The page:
glad to see the exchange of ideas resumed, although probably best to move it to another thread if @Botanical_Bryce feels it is way off original topic. .
anyway, while my views run counter to @Barkslip and @Richard, i don’t claim that my views are conclusive, since nobody knows everything(hey, even einstein and newton have been proven wrong about certain stuff they were cocksure about or were wagering on). There’s always that risk, that some time in the future some of us will be proven wrong. Much like how we think the folks hundreds of years ago were backward and clueless
now, the conclusion definitively brought up by @Barkslip and @Richard is that once a rooted airlayer from a tree is removed and replanted, then it reverts to the chronological equivalent of a young seedling, other than being able to bear fruit so much faster.
it is so hard for me to accept that juvenility is conferred by a simple removal from the mother plant. Also, you can’t be labeled juvenile AND considered mature at the same time, can you?
if you plant certain citrus from seed, you will realize that you have to wait many years before tree ‘gets old’ enough to start flowering and bearing fruit. Certain citrus from seed grow wicked 3" spines as juveniles, but will lose this trait as they age. An airlayer from a fruiting citrus will not produce spines, because, well, apparently it is only for youngsters.
a better elaboration would be to bring up extremes in the fruit-growing world. If anyone here had experience growing tropical stuff, you’d have realized that certain long-lived species have long gestation periods when planted from seed. Some longer than a decade, and some even longer. A legendary lychee tree reportedly took half a century to start blooming. The only way you could skip juvenile stage is if you airlayer that 50 yr old tree.
quoted below seems to bolster my argument, plus adding a tangible novelty with regards to age of roots and the value of grafting to younger rootstock. Ageing/senescence of a perennial tree is reportedly tangible, at least with avocados, but the good news is that it can be ameliorated or diluted by grafting to young rootstock. As implied by the report, taking an airlayer from that avocado tree equates to a clone as old as the mother tree-- not a rejuvenated one. I lifted it from this official FAO webpage.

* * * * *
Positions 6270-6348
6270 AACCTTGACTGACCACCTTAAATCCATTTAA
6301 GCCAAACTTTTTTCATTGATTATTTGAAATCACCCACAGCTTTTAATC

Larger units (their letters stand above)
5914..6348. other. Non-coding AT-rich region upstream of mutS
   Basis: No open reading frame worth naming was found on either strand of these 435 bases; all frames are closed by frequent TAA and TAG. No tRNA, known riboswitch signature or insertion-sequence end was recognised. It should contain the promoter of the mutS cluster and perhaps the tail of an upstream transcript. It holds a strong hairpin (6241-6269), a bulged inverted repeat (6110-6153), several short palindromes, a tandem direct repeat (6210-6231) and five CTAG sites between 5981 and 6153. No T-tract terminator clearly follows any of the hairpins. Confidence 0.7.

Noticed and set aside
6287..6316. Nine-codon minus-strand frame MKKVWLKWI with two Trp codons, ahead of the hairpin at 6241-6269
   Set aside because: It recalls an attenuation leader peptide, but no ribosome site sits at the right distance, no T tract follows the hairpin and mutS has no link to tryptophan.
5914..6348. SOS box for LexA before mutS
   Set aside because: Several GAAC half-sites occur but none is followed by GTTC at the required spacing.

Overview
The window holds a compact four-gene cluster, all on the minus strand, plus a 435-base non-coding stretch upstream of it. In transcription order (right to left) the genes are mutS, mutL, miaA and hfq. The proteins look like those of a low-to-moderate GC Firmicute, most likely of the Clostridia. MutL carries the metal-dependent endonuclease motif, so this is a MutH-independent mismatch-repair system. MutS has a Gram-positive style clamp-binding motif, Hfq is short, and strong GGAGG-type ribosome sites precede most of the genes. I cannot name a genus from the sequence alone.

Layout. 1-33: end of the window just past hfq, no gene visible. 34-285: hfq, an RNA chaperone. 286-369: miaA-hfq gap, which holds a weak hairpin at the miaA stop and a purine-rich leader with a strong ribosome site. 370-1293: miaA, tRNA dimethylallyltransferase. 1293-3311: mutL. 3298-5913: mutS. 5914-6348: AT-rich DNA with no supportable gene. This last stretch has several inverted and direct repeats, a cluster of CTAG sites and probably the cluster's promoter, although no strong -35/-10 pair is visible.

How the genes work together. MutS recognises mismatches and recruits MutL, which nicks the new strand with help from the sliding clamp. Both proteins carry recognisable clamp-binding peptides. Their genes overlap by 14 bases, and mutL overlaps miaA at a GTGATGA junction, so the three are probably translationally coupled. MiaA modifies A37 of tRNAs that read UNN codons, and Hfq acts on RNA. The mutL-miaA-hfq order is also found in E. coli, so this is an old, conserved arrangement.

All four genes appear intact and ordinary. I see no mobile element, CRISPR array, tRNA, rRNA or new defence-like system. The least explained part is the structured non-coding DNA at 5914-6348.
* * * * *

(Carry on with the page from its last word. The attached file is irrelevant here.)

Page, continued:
“Grafting is widely used because it is clonal. But graft takes about 10 years to fruit, sometimes more. It is apparent that the seedling rootstock imparts juvenility on th escion. Some tissue culturist know that shoots from an old tree as avocado, that has lost their capacity to regenerate, when grafted to a seedling, can revert to juvenile phase that responds to in vitro culture. This study is the first report of the influence of a seedling rootstock on imparting juvenility on the scion that in return results in delayed first fruiting. The prospects of reducing the juvenility period of a fruit tree into half, say 5-6 years in lanzones, means a tremendous commercial advantage in early and higher revenue. Ten lanzones seedlings planted in 1984 fruited after 21 years. Three plants from rooted cuttings planted in the same area fruited after 8 years while it seems that juvenility was overly extended in both sets, the relative difference is apparent. These trees were never fertilized, watered or pruned. Dr. Romulo Davide had 2 lanzones trees planted in 1959 that did not fruit for 30 years. |Rooting of cuttings is apparently the ideal propagation method for lanzones partly because it combines the efficiency and convenience of seedlings and grafting, and more importantly because it advances first fruiting and shortens the gestation period.”
will post more stuff, just couldn’t find it at the moment.